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Understanding the Automatic Movement in Wristwatches

Despite the current digital revolution, it is interesting to note that classic timepieces designed with automatic movement are making a comeback in today’s market. Still, there are those new breed of aficionados who are so much used to electronic quartz watches that they often find it difficult to understand the mechanism of a self-winding timepiece. In order to avoid confusion and mistakes in ticino_aquachrono_001handling, it is necessary that you know its difference from the battery-operated rivals.

Automatic vs. Quartz Watches

When it comes to convenience, people think that automatic watches are nothing compared to the more modern quartz timepieces. While this provides a good point for a debate, it is somehow worth noting that self-winding watches uses a technology which dates back to centuries ago. It is that old-time charm which serves as the best selling point for automatic watches.

Self-winding wristwatches typically have some 200-300 gears and parts, all moving without battery juice. The winding mechanism supplied by the natural movement of the wrist is delivered to the hands in the dial through a series of mechanical rotations. This is made possible by a winding rotor, which swings back and forth like a pendulum in order to make the mainspring rotate.

On the other hand, a quartz watch has less moving parts. The crystal provides a constant signal in an oscillating electric circuit, thereby keeping the movement accurate. Still, no matter how practical it is for daily use, the quartz timepiece just doesn’t sit well on discerning fans of horology. They prefer the “clean energy” in automatic watches—that is, no battery needed for its operation. Furthermore, they appreciate the craftsmanship behind the complex clockwork in self-winding watches. In fact, many of today’s prestige timepieces are designed to be automatic; with the back case revealing a “skeleton” of the inner workings.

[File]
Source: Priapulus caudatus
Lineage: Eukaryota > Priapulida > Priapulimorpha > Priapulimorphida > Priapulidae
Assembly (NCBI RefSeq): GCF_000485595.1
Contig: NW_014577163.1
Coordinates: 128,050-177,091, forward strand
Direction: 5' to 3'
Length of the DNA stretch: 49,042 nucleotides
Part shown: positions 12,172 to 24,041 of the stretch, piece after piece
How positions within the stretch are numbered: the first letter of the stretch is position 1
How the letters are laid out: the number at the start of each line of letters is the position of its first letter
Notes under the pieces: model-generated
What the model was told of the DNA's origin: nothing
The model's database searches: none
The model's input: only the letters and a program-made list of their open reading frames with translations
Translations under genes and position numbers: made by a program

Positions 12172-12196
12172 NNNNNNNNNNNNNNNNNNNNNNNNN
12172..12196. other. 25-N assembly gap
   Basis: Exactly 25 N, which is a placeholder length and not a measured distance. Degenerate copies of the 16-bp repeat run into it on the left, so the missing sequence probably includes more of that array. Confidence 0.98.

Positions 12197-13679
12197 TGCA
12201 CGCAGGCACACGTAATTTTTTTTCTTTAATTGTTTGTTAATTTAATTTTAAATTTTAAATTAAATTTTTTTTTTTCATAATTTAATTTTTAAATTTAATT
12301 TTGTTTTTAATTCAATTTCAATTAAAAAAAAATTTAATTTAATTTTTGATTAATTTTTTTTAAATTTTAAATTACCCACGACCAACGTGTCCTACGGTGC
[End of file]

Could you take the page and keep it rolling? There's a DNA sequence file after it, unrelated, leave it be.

Tips for Finding the Ideal Automatic Watch

Today’s market offers a wide variety of automatic watches to fit most timekeeping requirements. Here are some useful tips when shopping for your self-winding timepiece:

  • High Power Reserve – A fully wound automatic watch typically runs for 48 hours in continuous rotation. Consider buying a model that has a decent power reserve to maintain accurate timekeeping.
  • Convenient Winding – An automatic watch still needs to be manually wound, especially if it is not regularly worn. Choose a timepiece that has a perfectly ridged crown (preferably bigger than usual) for easier winding.
  • Luminous Dial – This will make it easier for you to wind and set the automatic movement of your watch even in the dark.
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